Thursday, January 6, 2011

T206 Cubs...and Not the Topps Versions

Back in November, I got this book as a birthday present.

I didn't really know too much about the T206 cards, so the book was very helpful. While the book did pique my interest, I also know that I'm not about to start picking up any T206s any time soon. They are a bit out of my price range. Some day it would be nice to own a couple, just to have them, but not for a while.

The best I figured I could do is reprints, so I started looking on Ebay. It was an easy find as I found a set of the 36 Cubs card that was going for 50 cents per card. That was more in my price range, so I got them.

Here is a look at the front side of 36 cards. Click on any of the pictures to get a better look at the cards.

With they variety of different brands, the backs looks just as interesting as the fronts.

Once in hand, I was struck by how small they are. I never paid any attention to their size, and in the pictures you see of them, they seem to be about the same size as any baseball card. But they are only 1 7/16" by 2 5/8". That is quiet a bit smaller than today's 2 1/2" by 3 1/2".

This is a 1909 T206 on top of a 2010 Topps T206 card. You can see just how small the originals were. This may not be news to many of you, but since I never saw a T206 before, it was news to me!

The other thing that I was unaware of was all the variations. While there are 36 Cubs cards, they feature only 20 different players. Ten of the players have two or more different cards. Shortstop Joe Tinker was the leader with four cards.

Using the book as a guide, I'll be showing all of the T206 Cubs cards and telling a little about the players.

Here is today's player, George Browne. I knew that Mordecai Brown was on the Cubs, but I never knew there was another Brown on the team. The first thing you may notice on the card is that Browne's name is spelled wrong; the card has Brown. The uniform doesn't look like a Cubs uniform either, and it probably isn't.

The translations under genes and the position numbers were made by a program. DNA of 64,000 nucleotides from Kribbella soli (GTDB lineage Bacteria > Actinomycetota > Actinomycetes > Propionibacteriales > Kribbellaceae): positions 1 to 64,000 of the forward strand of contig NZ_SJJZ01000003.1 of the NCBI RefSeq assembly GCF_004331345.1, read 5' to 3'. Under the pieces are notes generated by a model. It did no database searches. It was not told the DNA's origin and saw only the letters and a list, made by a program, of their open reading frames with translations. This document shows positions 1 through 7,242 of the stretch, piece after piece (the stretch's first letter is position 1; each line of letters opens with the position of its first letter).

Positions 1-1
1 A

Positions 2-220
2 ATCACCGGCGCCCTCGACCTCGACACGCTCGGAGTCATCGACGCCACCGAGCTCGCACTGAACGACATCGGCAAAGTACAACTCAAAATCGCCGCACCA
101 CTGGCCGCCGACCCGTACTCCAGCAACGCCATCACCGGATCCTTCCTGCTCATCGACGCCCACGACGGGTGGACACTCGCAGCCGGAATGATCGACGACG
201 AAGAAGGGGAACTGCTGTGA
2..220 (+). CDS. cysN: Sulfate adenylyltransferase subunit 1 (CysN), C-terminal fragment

George Browne played on seven teams during his twelve season career. That's a lot of moving around. That is also why he isn't shown in a Cubs uniform. If I had to guess, I would say that he is wearing a Boston uniform. He was with the Cubs for only a small part of the 1909 season. He was purchased by the Cubs from Boston in February 1909. He hit .205 in 12 games and then the Cubs put him on waivers.

That brief 12 game span was enough to get him on a tobacco card. I wonder what sort of a production lead time they had? A later card of Brown was identical to this one (including the misspelled name) except that they replaced Chicago, Nat'l with Washington, since he was picked up by the Senators off of the waiver wire.


  1. As a team collector on a budget I know I can't go buy all the old cards either. But I do watch them on ebay. Any time one goes for less then $20 I buy it. I have aquired quite a few original tobacco card Red Sox this way. I know I won't get the whole set for under 20 each but I can knock out most of them that way.

    One tip for getting them cheaper is don't search for "T206 Cubs" cause every Cubs team collector will see the same thing you are. The ones that don't have the team name in the title go cheaper. Search each T206 Cub player individually, like "T206 Brown", and save the search when done. Save the search so that you can run each search qiuckly and then veiw them as newly listed first. It will only take you a few nimutes to check and see what new auctions have been added.

    Also, if you like the T206s try the T205s. They are better looking cards and lesser known so cheaper.

  2. It's a great book. It's got a place on my night stand for quick access when I need some factoids to pass the time.

  3. Thanks for the great advice, Adam.